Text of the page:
5. Speedo says:

    I am a VN Vet. This is what I know. War is about money and the control of it. Young men are easily influenced by propaganda to join a battle group for adventure, for an ill-considered sense of patriotism, for a false sense of glamour in “doing what is right.” War should only be fought by fully developed, adult, older men, after much deliberation about cost-benefit. Some wars Must be fought in order for the people, culture, history, language to survive a few more seasons. Fight these wars as hard as you can and as viciously as necessary to end it as soon as possible. Fight only when you must, and then fight like bloody hell and end it. Do Not fight not for bankers, not for industrialists, and not for government Poges. Avoid adventurism. Have lots of babies and raise them well.

  6. revjen45 says:

    For an excellent article on this subject sheck out The Dangers of Intervention in Stoppingpower.net.
    When the sewage goes down it’s best to MYOB.

  7. Foot in the Forest says:

    In 2013 I found out how it feels to live the disaster not just see it on the idiot box. Forest Fire. The first cop telling me to evacuate was in my yard 2 hours after the fire started. Packed what I could, took lots of pictures of the rest. I was sitting on the bridge in front of my home waiting for it to burn before I left still hoping for a miracle. The army was up fast with the choppers making water drops[ some one way up the food chain lit a fire] and a Chinook made a drop 200 yrds from my place that put the fire mostly on the ground. At the same time a whole bunch of firemen and women showed up and game on.. I stayed and fought, I drove an antique 3000 lb crawler tractor fitted with a blade into the fire that night and lived to tell the tale. Yeah the Oliver had to be rebuilt afterwards and I needed time to heal from burns but I still am here. I should have never stayed, I should never have gambled with my life for what are just “things.” I did gamble and won. WHY? I could give all kinds of bullshit but the simple truth is stubborn pride. Be careful what you wish for in life and remember it is just stuff and can be replaced, life cant. THINK before you act and try not to let you feelings rule. FOOT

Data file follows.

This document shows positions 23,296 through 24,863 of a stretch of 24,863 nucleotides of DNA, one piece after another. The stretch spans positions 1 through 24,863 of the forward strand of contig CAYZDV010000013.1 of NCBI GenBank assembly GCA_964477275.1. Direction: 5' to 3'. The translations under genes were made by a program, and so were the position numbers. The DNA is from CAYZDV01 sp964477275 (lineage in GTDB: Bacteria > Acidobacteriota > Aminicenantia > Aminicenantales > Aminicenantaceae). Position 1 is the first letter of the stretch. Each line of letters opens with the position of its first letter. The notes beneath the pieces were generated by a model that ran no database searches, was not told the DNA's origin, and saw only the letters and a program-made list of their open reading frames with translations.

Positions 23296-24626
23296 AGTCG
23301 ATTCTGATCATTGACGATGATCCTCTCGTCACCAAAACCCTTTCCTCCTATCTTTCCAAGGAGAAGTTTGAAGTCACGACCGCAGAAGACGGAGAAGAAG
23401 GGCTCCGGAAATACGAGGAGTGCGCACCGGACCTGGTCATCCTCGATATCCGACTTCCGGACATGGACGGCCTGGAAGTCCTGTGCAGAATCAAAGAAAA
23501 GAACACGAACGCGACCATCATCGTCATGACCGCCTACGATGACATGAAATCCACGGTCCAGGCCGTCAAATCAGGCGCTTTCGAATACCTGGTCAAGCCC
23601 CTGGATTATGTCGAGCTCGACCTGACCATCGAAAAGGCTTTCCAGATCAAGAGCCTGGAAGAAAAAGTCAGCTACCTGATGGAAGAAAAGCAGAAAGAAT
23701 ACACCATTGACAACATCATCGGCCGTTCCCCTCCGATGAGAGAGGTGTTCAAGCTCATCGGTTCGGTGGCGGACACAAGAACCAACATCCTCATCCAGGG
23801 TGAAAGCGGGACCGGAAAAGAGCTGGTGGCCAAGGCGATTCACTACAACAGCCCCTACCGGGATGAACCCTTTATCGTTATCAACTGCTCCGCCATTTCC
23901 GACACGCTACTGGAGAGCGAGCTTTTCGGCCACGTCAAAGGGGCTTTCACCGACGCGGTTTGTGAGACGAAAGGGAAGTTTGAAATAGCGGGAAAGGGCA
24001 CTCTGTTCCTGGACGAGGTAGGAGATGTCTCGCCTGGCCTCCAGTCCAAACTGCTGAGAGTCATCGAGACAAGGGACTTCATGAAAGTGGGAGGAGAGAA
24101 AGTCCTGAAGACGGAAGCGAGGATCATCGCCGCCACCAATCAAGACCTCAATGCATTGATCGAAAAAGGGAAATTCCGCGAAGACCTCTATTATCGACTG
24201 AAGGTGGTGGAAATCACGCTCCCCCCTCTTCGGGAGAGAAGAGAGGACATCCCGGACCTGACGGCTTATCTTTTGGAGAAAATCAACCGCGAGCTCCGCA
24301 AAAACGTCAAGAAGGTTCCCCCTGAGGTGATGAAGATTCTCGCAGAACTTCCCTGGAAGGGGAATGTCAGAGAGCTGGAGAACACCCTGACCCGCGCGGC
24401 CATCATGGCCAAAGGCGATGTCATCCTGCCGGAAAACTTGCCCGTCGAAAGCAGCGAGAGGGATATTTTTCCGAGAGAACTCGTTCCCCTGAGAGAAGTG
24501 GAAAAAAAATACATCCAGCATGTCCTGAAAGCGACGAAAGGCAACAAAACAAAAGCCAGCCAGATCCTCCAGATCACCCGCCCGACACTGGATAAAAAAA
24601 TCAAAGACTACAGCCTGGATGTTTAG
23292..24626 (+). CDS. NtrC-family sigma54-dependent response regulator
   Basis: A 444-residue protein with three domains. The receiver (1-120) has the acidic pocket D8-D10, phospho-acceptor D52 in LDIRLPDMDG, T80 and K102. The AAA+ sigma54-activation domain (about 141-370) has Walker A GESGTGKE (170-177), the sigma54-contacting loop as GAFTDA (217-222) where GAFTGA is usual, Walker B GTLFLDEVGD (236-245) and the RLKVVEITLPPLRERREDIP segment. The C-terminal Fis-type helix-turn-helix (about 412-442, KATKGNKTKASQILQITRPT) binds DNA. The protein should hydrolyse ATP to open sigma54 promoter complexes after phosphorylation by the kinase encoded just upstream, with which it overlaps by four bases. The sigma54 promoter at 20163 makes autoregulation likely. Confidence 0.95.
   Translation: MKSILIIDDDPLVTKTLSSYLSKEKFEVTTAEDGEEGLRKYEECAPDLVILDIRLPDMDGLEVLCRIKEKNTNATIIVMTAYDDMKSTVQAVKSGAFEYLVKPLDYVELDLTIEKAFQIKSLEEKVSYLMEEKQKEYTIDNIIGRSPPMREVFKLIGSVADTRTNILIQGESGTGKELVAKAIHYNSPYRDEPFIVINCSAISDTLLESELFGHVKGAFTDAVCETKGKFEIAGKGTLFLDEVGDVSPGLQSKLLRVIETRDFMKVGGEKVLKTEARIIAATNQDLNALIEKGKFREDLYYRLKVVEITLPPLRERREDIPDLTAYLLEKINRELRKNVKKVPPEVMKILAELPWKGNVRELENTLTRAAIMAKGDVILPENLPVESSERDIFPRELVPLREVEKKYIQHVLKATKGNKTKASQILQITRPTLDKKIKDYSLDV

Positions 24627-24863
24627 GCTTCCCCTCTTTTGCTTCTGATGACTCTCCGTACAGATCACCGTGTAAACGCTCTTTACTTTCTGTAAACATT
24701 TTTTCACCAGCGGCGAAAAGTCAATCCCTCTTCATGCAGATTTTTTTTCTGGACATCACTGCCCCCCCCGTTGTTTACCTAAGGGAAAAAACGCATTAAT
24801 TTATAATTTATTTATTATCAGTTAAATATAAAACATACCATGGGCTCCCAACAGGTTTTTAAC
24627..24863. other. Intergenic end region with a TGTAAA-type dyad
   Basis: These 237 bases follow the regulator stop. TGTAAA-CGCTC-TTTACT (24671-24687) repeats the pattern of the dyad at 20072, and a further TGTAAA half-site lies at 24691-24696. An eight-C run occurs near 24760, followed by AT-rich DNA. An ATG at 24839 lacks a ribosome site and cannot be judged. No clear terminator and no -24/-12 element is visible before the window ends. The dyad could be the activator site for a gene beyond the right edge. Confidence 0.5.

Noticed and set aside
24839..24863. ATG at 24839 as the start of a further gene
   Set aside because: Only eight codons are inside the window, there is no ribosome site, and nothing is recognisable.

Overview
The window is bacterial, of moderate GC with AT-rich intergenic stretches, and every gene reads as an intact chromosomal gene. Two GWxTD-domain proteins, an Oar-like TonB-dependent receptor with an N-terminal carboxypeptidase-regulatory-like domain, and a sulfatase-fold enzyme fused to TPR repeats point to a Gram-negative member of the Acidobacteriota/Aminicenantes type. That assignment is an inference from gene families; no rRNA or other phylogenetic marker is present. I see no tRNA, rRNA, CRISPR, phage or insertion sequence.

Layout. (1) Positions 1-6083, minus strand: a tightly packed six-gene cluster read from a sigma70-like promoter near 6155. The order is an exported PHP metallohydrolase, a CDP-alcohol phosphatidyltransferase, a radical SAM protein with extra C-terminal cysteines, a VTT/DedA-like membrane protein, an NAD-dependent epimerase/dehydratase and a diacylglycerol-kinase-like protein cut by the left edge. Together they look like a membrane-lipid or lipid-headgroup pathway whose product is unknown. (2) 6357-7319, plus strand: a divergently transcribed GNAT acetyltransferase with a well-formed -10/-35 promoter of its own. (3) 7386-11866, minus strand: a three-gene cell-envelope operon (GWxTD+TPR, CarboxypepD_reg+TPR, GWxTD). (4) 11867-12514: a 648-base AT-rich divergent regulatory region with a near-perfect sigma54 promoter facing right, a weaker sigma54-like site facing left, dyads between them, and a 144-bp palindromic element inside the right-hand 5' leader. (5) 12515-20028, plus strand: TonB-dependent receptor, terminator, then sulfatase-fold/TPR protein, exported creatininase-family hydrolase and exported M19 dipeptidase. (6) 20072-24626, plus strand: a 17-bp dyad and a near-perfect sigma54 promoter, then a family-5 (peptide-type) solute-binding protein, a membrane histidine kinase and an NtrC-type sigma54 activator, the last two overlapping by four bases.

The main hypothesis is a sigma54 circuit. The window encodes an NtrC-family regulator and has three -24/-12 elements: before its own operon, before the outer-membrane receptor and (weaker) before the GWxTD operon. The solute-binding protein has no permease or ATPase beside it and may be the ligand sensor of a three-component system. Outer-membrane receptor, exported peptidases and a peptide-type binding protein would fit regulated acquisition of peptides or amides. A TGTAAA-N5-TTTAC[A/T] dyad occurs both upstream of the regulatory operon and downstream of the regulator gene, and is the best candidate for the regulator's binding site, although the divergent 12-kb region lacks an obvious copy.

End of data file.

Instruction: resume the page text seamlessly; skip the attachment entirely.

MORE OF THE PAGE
8. John says:

    Selco,

    Sorry about the person above.
    Sometimes things work out. I was a caregiver for a person bedridden for years. Their short-term memory was lost but underneath the long-term memory was sorting out past events (Many from WWII Yugoslavia). Then one day they told me “I’ll be leaving now” and two days later passed away. They had come to terms with their past issues.